• Yup. I see the same in my own country, a group of relatively poor people voting for the parties that will seemingly benefit them in terms of lower taxes (so that they will achieve greater purchasing power). But on the other side of the coin they “forget” that many of the services on which many of them depend such as public health care or the educational system are funded by taxes so they end up loosing in the long run. And of course focusing on purchasing power entirely doesn’t really help these groups because of inflation as the effective value of your money will decline anyway (as opposed to the nominal value).

        In other words, everyone should vote and invest a minimum of time to find out what the different political parties promote.

      • Meanwhile, some wealthy interests create think tanks that are very effective at selling messages to poor people that get them to vote against their own interests, and in the interests of the wealthy.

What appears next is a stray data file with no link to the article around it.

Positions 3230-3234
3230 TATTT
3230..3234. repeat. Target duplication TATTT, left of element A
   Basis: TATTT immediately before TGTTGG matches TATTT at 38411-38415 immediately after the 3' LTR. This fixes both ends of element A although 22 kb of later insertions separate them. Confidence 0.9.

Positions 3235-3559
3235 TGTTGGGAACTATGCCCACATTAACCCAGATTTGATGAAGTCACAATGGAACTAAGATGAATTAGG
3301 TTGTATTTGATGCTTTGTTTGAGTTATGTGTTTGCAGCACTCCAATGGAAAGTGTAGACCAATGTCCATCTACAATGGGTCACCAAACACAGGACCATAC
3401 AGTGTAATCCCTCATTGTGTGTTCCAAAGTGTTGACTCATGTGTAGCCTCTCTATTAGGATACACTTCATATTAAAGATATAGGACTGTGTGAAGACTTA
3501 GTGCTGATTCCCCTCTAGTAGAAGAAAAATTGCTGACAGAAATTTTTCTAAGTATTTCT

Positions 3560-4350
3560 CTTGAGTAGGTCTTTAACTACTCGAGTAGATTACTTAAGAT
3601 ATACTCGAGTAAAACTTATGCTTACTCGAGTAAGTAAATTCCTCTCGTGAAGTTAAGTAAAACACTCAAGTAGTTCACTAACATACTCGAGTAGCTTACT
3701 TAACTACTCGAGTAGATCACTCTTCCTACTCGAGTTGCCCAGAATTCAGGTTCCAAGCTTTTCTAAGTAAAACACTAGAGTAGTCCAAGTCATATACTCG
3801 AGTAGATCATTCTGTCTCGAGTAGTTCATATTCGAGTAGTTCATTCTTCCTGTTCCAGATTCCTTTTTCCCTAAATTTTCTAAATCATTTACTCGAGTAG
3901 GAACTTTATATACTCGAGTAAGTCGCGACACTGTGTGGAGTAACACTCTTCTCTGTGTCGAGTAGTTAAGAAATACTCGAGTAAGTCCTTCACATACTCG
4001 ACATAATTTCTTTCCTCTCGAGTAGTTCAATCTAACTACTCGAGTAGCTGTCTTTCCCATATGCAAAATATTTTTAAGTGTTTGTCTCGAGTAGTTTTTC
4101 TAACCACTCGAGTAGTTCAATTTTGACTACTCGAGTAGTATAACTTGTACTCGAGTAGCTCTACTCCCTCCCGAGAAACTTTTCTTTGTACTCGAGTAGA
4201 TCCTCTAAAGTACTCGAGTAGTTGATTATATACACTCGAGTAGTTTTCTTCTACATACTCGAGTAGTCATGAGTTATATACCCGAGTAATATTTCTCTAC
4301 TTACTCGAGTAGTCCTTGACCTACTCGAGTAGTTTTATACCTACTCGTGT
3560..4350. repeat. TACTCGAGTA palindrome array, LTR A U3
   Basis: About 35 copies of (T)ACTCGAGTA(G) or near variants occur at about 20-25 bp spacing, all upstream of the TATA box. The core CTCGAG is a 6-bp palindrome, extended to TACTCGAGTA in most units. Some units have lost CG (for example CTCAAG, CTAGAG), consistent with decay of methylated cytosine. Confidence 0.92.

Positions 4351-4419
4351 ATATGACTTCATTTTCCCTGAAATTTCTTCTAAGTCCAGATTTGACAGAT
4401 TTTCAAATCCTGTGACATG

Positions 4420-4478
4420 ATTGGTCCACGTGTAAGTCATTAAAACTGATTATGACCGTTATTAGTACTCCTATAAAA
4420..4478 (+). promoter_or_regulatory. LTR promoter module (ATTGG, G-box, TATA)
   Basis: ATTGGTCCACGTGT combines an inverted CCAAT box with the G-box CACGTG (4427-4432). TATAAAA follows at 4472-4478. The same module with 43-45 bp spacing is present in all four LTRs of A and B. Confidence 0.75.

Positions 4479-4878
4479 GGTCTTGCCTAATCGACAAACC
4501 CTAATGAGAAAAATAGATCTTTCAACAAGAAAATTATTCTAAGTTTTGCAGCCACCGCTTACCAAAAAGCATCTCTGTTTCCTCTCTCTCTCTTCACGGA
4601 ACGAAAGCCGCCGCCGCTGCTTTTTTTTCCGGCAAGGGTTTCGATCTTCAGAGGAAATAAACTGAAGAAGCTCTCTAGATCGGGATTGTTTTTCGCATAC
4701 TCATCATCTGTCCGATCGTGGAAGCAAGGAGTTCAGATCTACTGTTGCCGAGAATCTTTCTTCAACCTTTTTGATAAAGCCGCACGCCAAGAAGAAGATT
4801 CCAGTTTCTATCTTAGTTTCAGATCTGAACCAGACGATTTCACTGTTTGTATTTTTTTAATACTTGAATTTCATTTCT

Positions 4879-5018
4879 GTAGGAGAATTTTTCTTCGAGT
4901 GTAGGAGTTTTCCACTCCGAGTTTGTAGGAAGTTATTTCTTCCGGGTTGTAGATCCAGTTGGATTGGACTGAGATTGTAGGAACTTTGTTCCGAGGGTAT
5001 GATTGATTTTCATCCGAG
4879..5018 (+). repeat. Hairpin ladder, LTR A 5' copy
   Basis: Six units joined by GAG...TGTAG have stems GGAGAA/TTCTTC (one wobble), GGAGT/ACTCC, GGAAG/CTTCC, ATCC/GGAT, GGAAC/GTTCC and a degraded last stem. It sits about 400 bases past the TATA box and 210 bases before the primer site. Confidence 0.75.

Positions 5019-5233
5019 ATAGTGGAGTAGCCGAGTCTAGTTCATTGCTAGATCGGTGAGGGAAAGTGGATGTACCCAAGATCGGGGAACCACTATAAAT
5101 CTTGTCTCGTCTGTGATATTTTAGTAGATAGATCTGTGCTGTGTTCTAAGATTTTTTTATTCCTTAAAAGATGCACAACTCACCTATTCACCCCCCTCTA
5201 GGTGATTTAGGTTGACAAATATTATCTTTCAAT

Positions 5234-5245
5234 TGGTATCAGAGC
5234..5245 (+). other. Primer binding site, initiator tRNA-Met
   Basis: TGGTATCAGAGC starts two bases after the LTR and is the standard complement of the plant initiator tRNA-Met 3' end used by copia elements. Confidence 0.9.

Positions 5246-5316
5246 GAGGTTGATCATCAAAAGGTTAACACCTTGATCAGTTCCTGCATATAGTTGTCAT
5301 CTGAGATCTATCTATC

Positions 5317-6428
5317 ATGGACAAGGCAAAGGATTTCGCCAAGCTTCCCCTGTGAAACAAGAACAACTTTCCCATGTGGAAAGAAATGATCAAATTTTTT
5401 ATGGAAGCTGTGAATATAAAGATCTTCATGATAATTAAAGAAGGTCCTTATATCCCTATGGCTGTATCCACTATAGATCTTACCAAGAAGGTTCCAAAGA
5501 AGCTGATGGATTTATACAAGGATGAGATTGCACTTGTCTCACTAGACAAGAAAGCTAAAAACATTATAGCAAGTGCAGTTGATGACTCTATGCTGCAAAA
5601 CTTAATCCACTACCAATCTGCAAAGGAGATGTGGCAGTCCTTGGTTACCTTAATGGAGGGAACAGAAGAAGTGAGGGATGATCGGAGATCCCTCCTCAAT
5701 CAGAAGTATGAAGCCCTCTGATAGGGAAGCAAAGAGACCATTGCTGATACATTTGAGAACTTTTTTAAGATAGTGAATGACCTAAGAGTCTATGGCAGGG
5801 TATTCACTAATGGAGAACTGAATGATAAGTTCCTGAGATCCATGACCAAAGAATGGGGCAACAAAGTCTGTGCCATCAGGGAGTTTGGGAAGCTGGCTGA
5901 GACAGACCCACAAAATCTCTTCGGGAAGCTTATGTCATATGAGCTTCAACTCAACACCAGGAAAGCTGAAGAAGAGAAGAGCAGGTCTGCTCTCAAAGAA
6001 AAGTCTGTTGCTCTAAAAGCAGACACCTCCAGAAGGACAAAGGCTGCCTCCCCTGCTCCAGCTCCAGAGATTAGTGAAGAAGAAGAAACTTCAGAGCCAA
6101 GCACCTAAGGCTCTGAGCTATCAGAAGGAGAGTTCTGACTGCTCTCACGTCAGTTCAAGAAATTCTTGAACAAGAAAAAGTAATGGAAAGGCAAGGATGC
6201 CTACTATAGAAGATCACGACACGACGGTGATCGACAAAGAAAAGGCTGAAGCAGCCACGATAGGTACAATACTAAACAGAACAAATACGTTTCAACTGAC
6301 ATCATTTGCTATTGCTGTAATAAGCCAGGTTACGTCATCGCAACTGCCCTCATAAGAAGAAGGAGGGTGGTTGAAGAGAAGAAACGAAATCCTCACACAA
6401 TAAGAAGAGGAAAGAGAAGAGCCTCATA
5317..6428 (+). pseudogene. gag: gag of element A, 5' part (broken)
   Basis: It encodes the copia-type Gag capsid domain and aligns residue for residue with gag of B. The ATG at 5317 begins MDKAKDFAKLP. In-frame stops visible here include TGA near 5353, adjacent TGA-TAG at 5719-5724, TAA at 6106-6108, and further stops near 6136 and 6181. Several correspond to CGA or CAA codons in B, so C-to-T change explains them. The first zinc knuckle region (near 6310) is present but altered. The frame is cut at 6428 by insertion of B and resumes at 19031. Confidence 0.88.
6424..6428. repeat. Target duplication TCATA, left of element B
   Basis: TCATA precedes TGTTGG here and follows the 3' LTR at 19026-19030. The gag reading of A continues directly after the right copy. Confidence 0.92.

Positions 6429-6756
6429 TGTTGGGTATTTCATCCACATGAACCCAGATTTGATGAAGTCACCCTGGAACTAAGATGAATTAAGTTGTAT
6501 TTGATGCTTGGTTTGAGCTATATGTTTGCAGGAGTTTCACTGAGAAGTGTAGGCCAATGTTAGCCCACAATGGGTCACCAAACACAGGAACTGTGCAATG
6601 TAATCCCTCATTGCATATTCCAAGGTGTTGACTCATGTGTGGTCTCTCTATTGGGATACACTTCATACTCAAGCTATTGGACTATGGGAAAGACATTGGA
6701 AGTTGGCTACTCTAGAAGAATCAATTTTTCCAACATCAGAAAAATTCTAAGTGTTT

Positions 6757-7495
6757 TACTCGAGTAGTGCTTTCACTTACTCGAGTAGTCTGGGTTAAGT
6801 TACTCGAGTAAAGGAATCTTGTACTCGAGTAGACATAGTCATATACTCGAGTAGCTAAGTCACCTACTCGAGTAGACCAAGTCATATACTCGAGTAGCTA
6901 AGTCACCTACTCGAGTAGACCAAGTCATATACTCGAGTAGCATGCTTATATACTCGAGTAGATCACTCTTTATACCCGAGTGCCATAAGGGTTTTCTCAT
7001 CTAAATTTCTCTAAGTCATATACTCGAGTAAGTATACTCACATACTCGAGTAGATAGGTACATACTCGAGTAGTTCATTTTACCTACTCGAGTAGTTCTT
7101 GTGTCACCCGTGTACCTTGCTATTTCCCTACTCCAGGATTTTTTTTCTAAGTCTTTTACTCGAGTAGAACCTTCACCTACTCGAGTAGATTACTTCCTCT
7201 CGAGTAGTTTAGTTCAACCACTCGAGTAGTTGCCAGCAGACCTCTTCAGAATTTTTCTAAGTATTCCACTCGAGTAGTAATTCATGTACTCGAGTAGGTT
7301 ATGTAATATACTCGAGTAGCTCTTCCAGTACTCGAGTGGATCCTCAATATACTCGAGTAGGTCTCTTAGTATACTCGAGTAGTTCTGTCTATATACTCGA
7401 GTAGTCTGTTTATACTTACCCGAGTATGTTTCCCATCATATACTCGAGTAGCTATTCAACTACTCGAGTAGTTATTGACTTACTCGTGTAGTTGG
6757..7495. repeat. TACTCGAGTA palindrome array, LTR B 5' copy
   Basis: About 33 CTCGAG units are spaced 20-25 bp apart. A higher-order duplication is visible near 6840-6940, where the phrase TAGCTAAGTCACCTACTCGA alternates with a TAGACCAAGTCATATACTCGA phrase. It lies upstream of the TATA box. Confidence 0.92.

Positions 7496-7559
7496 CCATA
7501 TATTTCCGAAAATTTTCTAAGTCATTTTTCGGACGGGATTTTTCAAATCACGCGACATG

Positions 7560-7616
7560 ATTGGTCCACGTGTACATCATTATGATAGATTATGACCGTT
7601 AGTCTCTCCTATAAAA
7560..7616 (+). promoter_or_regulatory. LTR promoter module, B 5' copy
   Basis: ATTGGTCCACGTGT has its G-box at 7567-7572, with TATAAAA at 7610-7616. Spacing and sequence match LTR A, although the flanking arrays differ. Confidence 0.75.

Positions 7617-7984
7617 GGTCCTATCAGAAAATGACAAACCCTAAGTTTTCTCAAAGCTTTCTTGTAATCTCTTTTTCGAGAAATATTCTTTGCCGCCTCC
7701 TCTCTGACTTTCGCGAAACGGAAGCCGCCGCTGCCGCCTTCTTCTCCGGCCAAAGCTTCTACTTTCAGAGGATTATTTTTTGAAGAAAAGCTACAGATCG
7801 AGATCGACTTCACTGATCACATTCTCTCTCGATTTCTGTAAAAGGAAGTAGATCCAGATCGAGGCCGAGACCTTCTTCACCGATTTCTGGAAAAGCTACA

3. Absolutley no one working full time should live in poverty, minimum wage should be a living wage. Minimum wage is something like $17 an hour here in Australia and our economy is one of the strongest. Pretty hard to defend poverty level wages when CEOs are on millions annually.

  4. Well said. A living wage should be a basic right especially when people work as hard as they do to make a living. There can never be too much abundance in the world. Imagine a world where people had enough or even more than. Crime would go down. I may have to reconsider shopping at Walmart.

  5. Worked 27 years at a factory where the President of the company actually told us at a meeting where to go to apply for food stamps. I already loathed him, but this may have been the most embarrassing thing he ever said.

  6. Excellent post.